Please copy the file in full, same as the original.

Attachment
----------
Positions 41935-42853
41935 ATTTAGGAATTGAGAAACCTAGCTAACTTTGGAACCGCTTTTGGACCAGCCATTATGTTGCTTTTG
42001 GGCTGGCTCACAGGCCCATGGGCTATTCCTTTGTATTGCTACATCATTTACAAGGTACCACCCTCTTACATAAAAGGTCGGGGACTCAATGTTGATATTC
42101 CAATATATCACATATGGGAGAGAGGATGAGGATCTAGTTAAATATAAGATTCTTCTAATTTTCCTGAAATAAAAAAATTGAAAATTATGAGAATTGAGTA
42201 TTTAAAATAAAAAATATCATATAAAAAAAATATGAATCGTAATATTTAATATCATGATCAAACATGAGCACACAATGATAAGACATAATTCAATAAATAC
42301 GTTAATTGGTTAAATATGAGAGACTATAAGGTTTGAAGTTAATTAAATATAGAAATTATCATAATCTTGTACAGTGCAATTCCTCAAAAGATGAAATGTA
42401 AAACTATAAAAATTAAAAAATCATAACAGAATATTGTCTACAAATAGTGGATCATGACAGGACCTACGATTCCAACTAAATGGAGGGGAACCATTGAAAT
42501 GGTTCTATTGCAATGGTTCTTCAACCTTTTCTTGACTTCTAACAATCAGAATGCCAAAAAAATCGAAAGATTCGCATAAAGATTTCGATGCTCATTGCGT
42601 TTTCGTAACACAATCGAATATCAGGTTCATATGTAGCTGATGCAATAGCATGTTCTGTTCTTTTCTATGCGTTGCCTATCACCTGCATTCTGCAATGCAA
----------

Positions 41935-42853
41935 ATTTAGGAATTGAGAAACCTAGCTAACTTTGGAACCGCTTTTGGACCAGCCATTATGTTGCTTTTG
42001 GGCTGGCTCACAGGCCCATGGGCTATTCCTTTGTATTGCTACATCATTTACAAGGTACCACCCTCTTACATAAAAGGTCGGGGACTCAATGTTGATATTC
42101 CAATATATCACATATGGGAGAGAGGATGAGGATCTAGTTAAATATAAGATTCTTCTAATTTTCCTGAAATAAAAAAATTGAAAATTATGAGAATTGAGTA
42201 TTTAAAATAAAAAATATCATATAAAAAAAATATGAATCGTAATATTTAATATCATGATCAAACATGAGCACACAATGATAAGACATAATTCAATAAATAC
42301 GTTAATTGGTTAAATATGAGAGACTATAAGGTTTGAAGTTAATTAAATATAGAAATTATCATAATCTTGTACAGTGCAATTCCTCAAAAGATGAAATGTA
42401 AAACTATAAAAATTAAAAAATCATAACAGAATATTGTCTACAAATAGTGGATCATGACAGGACCTACGATTCCAACTAAATGGAGGGGAACCATTGAAAT
42501 GGTTCTATTGCAATGGTTCTTCAACCTTTTCTTGACTTCTAACAATCAGAATGCCAAAAAAATCGAAAGATTCGCATAAAGATTTCGATGCTCATTGCGT
42601 TTTCGTAACACAATCGAATATCAGGTTCATATGTAGCTGATGCAATAGCATGTTCTGTTCTTTTCTATGCGTTGCCTATCACCTGCATTCTGCAATGCAA